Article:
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Newton’s Flood takes aggressive position against bond market

Newton’s Flood takes aggressive position against bond market

Paul Flood, who runs the £150m Newton Multi-asset Diversified Return fund, said he has been taking an “aggressive position against the bond market” as he searches for returns.

Mr Flood said the traditional “rules” for an absolute return investor do not apply in a world where markets have been “distorted” by central bank bond buying and the policy known as quantitative easing.

He said one of the “rules” of multi-asset investing is that bonds offer diversification away from equity markets.

Mr Flood said “all financial and investment theory was written for an environment when monetary policy was not unconventional.”

This has led him to focus on what he calls “real assets” in an effort to achieve diversification away from equities.

He said investors want returns that are greater than inflation, which in the current climate means returns of more than 3 or 4 per cent.

He said government bonds offer a yield of closer to 1 per cent, and represent the market taking a view that the global economy will perform poorly.

Mr Flood said he has replaced much of his bond market exposure with investments in renewable energy and infrastructure investment trusts.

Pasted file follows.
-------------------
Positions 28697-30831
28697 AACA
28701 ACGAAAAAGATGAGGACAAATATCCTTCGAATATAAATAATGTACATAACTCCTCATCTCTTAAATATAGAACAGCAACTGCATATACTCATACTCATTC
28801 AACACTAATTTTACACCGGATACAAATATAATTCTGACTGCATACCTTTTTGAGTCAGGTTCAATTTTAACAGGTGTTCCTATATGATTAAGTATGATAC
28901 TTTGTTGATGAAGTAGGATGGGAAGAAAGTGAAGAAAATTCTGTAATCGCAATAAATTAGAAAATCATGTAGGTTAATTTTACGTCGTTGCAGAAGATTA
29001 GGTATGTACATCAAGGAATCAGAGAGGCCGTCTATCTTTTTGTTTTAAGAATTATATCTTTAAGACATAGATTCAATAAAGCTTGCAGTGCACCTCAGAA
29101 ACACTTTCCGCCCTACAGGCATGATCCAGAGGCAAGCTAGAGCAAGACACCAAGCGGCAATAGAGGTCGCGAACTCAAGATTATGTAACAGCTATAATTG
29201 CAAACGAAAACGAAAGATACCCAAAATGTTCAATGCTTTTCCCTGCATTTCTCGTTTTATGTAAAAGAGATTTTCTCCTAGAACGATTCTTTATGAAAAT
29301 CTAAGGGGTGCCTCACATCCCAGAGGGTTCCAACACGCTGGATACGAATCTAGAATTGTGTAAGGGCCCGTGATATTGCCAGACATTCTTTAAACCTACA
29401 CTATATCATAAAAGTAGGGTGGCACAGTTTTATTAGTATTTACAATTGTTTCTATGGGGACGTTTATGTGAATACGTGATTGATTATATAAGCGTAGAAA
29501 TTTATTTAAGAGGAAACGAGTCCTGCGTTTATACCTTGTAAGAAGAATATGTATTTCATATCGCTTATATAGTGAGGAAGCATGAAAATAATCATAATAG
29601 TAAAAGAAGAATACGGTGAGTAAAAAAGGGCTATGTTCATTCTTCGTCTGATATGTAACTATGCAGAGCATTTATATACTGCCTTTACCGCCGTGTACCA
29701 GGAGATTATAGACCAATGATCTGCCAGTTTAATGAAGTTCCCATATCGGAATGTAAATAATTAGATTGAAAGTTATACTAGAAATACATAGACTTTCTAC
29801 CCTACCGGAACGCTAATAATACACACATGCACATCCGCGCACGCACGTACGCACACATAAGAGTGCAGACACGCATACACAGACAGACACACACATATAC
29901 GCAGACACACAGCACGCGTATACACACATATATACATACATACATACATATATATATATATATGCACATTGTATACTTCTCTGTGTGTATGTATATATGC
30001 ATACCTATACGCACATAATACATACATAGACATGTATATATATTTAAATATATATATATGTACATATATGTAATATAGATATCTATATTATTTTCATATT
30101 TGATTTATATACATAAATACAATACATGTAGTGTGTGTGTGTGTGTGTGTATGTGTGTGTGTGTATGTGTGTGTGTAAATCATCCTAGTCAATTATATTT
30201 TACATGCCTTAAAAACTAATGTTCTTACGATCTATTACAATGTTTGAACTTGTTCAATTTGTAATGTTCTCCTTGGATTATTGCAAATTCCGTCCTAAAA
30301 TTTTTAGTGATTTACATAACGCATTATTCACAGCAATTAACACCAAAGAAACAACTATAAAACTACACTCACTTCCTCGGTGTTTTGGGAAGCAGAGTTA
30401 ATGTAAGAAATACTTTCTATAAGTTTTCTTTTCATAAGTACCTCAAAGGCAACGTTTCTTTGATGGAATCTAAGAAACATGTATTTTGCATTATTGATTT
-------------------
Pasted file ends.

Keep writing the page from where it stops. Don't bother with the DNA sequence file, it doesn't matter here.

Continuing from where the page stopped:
He said these assets are uncorrelated with equities as they are less economically sensitive.

In addition, he said the yields are much greater than those available on government bonds, yet the income is also government backed.

Many of the investment trusts which own real assets trade at substantial premiums to their net asset value.

But Mr Flood said he is unconcerned by this.

He said: “With a conventional trust, that invests in FTSE 100 shares where there is daily pricing of the underlying investment, the level of the premium matters, but for us, with assets that are not traded daily, it is less important.

"Banks often trade at twice their book value, the book value is the net asset value, and people are quite happy to buy those”

He said if bond yields get to a level of 5 or 6 per cent, “then my job will be to sell those assets and buy bonds, but we are a long way from that.”

He is invested in Greencoat UK Wind and the Renewables Infrastructure Group. .

Francis Klonowski, who runs Klonoski and Co, a financial planning firm in Leeds, said he made a decision three or four years ago to not invest in absolute return funds as he considers them complicated to understand, and complicated to explain to clients.

david.thorpe@ft.com

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